GPLET “Reform” Bill Passes, Awaits Signature

Credit: Nicole Neri/Downtown Devil

By Rebecca Spiess for Downtown Devil

A bill amending the application of a controversial Arizona tax incentive has passed through the legislature and awaits Governor Doug Ducey’s signature.

The measure, House Bill 2126, passed after it was heavily amended following a long negotiation process.

The bill would change slum and blight definitions and specifications regarding the size of the city’s Central Business District. It would also require that slum and blight designations be renewed every 10 years. Additionally, the city would have to review its CBD by October 2020.

These designations would directly affect the requirements of areas that qualify for use under the Government Property Lease Excise Tax, or GPLET. The measure can only be employed with tax abatement perks in slum and blighted areas in a CBD.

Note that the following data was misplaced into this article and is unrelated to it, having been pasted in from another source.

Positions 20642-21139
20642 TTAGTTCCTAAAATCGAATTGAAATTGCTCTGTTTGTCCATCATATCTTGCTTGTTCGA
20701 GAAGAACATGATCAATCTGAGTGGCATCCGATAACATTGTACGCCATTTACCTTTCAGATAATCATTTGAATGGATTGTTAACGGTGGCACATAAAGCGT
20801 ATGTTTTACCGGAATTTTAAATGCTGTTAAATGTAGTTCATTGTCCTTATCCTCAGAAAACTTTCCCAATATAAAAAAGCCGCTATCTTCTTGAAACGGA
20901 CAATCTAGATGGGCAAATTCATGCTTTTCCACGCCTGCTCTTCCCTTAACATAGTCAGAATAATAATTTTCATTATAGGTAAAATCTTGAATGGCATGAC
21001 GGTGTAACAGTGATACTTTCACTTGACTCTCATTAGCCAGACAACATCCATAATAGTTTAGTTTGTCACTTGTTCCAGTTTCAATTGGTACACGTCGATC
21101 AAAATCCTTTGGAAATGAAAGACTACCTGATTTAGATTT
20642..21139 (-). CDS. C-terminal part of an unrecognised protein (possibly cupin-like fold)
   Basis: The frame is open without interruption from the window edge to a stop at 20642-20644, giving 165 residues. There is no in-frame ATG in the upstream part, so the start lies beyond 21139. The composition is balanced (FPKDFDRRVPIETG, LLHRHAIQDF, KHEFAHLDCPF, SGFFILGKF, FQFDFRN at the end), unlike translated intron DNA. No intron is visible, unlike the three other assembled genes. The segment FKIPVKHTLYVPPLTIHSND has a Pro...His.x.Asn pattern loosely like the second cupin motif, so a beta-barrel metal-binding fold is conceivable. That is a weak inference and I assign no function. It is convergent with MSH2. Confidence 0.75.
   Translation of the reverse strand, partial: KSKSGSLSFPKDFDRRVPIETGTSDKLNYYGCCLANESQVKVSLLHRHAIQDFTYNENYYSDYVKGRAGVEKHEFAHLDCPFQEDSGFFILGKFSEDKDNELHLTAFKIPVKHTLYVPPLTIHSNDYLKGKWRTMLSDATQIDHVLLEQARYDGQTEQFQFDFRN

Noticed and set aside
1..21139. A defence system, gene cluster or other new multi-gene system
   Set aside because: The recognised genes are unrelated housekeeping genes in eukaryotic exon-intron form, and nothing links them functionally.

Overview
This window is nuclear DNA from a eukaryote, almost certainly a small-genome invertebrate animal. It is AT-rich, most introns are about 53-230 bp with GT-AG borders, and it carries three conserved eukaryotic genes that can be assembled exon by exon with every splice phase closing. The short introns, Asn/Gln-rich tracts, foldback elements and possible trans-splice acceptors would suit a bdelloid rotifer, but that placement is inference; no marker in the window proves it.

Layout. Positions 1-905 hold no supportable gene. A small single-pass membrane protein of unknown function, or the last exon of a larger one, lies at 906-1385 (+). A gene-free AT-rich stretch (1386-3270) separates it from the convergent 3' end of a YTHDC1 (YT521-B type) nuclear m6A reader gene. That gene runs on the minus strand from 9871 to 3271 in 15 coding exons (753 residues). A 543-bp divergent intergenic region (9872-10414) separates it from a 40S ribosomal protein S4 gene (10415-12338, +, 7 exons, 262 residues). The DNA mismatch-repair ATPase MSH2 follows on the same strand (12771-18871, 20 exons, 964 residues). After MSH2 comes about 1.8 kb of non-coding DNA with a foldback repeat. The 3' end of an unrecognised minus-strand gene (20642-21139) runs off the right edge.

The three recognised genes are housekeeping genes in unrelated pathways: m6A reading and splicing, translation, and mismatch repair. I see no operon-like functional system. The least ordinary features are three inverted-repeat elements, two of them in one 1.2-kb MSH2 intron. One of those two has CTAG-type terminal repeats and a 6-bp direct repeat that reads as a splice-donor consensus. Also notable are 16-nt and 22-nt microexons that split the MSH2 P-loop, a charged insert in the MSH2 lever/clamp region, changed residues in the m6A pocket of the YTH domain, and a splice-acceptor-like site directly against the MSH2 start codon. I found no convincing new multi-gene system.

GPLET tax incentives allow the city to take over the rights to a land for the developer, who then leases it back at a significantly reduced rate, replacing normal property tax. It has saved developers millions.

However, if the development is not taking place in a slum and blight area in a CBD, developers can’t take advantage of the 8-year property tax abatement that is usually part of a GPLET agreement. Currently, (more than) 20 downtown properties use the GPLET tax incentive or are approved to use it.

The Phoenix City Council also opposed the original version of the bill, which included a larger CBD and would have eliminated slum and blight designations after 10 years instead of allowing re-designation.

Christine Mackay, Phoenix Community and Economic Development Director, said redesignation of slum and blight areas was also a good change, as there is currently no requirement for a periodic re-assessment.

GPLET tax incentive will still be available to developers downtown after the new measure, but the areas the incentive can be employed will be more limited. Mackay believes that the GPLET tax incentive is an important tool in downtown development and will continue increasing downtown density.

Read more at Downtown Devil.

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